Blue honeysuckle (Lonicera caerulea L.) vegetative growth cessation and leaf drop phenological adaptation to a temperate climate
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Blue honeysuckle (Lonicera caerulea L.) is a northern-adapted crop species with extremely early phenology and cold hardiness. Restricted adaptation to temperate climates is a current limitation to the crop’s mainstream potential for large-scale production. Based on the broad germplasm base at the University of Saskatchewan, vegetative growth cessation and leaf drop phenology were characterized to complement analysis of spring phenological adaptation in a temperate climate. A multi-trial site of three foundation groups and a single-site trial of three improved groups compared with their parental foundation genotypes were conducted in the Fraser Valley, British Columbia, Canada in 2012 and 2013. The current study shows that blue honeysuckle germplasm contains considerable phenological variation that will permit adaptation to temperate climates. It also demonstrates that breeding for improved adaptation is possible using the existing germplasm resources. For Russian germplasm with the earliest phenology, adaptation to northern latitudes and short growing seasons results in early floral initiation, which presents an indirect limitation to production in more southern latitudes due to secondary flowering. Early leaf drop indirectly limits production and is related to poor adaptation to high chill environments. Skew toward later leaf drop in improved groups, produced from hybridization with Japanese and Kuril germplasm with intermediate and late phenologies, respectively, shows that development of better adaptation to southern latitudes can be achieved.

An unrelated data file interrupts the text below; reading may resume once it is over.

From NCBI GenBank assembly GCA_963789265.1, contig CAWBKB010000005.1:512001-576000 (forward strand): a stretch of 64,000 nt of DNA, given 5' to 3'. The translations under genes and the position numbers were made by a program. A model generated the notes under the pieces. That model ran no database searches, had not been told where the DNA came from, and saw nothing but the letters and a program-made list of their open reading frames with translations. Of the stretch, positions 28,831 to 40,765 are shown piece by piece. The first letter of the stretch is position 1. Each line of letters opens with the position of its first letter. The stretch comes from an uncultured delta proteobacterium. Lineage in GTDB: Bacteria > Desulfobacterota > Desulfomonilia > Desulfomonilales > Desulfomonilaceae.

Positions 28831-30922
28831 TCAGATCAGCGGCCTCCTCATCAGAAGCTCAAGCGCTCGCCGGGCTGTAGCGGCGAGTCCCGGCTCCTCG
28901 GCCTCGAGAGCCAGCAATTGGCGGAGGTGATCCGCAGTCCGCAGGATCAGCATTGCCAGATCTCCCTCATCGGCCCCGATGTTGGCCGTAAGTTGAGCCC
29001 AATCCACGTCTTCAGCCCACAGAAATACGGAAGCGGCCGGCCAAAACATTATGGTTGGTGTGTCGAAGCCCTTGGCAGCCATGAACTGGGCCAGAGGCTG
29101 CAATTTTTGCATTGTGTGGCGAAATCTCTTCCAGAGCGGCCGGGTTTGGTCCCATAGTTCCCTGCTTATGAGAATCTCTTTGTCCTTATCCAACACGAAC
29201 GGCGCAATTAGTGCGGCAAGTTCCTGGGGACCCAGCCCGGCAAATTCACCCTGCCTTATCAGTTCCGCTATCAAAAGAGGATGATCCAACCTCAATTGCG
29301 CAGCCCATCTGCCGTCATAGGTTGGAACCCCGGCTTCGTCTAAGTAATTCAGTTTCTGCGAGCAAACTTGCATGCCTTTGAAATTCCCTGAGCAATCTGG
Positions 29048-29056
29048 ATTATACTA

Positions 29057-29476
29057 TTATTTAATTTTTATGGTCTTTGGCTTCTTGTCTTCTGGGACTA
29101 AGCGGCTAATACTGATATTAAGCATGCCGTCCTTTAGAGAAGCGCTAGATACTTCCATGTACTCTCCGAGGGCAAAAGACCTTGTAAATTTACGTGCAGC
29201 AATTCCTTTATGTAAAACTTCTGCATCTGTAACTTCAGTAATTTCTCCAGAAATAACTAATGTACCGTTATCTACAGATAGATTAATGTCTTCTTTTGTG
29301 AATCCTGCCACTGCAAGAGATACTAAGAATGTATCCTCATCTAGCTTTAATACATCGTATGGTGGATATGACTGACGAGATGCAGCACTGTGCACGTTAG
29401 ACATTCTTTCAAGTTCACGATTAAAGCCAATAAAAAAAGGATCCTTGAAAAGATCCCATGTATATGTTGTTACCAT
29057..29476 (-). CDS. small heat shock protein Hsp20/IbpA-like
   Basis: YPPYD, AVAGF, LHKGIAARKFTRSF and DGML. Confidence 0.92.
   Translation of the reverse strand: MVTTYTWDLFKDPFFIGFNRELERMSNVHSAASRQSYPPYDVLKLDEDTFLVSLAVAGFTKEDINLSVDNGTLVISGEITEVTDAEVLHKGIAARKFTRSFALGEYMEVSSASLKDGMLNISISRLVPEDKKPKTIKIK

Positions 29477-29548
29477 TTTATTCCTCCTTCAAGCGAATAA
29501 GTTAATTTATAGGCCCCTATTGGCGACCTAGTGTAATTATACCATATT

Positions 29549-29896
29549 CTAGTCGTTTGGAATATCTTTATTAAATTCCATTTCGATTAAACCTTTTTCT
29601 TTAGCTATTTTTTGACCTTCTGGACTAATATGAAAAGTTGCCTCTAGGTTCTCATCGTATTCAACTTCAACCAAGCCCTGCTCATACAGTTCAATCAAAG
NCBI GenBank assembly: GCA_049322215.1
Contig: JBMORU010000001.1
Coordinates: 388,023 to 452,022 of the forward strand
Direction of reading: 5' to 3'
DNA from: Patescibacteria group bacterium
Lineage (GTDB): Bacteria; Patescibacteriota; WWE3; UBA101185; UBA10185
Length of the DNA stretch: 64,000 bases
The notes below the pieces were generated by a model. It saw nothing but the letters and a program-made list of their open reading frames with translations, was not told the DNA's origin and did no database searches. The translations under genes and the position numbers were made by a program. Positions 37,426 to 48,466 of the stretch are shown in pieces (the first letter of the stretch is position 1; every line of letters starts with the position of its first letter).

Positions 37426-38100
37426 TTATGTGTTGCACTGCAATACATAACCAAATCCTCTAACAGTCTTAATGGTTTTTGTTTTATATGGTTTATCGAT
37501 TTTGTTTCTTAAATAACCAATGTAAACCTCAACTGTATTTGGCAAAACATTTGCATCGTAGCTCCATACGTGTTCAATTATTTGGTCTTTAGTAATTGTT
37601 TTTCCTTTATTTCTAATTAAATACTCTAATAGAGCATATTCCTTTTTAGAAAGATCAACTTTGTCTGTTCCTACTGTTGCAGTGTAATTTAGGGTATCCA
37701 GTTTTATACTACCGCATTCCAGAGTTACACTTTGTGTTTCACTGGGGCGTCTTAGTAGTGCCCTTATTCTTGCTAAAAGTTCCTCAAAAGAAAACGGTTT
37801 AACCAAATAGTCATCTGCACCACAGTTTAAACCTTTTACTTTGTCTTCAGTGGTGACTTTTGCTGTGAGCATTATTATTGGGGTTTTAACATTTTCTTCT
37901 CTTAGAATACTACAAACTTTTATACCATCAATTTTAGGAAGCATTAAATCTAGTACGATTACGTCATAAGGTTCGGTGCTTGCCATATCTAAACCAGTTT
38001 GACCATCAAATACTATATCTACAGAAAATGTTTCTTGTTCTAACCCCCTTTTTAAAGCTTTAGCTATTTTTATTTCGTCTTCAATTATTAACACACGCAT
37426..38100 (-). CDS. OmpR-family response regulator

KeywordsChilling requirement Dormancy Floral initiation Genetic resources Haskap Honeyberry Lonicera caerulea
The authors thank Maxine Thompson (Oregon State University), Maria Plekhanova (Vavilov Institute) and Jim Gilbert (One Green World Nursery) for providing the foundation blue honeysuckle germplasm used in this study.
EMG was a grateful recipient of the Natural Science and Engineering Research Council of Canada’s Alexander Graham Bell Canada Graduate and Vanier Canada Graduate Scholarships and the Robert P. Knowles Plant Breeding Scholarship.
Compliance with ethical standards
Conflict of interest
The authors declare that they have no conflict of interest.
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